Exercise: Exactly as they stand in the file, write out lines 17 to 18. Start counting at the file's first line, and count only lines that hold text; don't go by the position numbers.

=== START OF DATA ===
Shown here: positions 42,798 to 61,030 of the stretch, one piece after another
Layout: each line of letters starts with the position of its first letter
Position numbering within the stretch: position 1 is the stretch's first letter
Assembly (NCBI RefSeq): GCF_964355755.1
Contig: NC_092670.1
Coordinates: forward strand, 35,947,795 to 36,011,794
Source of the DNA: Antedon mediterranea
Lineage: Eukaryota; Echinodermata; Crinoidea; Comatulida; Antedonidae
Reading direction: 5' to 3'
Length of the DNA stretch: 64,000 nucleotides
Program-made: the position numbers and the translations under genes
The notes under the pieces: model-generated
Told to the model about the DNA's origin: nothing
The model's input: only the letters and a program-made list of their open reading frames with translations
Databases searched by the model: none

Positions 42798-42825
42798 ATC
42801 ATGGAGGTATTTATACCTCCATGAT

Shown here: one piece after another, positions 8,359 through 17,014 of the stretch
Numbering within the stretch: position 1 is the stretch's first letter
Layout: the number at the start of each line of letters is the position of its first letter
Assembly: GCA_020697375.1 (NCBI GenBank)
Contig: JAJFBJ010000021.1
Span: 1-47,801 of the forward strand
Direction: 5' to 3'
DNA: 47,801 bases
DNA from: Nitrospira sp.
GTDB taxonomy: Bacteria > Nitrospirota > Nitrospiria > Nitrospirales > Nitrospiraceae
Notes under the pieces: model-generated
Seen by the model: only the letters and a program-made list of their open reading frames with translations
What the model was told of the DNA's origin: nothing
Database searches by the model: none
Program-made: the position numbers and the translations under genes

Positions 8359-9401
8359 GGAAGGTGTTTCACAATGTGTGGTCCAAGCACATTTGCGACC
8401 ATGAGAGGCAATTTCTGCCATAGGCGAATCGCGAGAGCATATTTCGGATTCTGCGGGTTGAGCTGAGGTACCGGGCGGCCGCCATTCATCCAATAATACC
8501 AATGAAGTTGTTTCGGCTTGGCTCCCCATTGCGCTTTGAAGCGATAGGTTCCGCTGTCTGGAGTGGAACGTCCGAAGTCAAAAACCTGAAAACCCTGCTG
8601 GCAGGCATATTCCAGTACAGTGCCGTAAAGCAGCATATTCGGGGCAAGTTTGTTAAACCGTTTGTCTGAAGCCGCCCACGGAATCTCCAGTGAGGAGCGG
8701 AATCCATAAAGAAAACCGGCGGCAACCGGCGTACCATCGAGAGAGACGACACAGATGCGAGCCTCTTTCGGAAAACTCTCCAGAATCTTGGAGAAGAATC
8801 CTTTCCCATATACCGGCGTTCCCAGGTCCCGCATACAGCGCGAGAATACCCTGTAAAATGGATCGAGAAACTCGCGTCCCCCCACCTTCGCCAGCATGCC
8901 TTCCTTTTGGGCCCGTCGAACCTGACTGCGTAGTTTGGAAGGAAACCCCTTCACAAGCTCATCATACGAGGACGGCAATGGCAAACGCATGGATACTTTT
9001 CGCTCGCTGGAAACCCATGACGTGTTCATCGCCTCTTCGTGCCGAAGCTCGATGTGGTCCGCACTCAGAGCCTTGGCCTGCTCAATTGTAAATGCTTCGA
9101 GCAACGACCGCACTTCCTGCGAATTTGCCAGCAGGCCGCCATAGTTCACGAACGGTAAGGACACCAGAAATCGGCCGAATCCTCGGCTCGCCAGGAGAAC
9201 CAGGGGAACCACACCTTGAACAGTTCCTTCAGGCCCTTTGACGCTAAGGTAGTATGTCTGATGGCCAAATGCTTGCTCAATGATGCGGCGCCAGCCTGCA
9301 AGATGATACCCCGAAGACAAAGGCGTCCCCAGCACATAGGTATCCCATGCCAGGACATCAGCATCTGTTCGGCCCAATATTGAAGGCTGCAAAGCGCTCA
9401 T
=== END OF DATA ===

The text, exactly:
42798 ATC
42801 ATGGAGGTATTTATACCTCCATGAT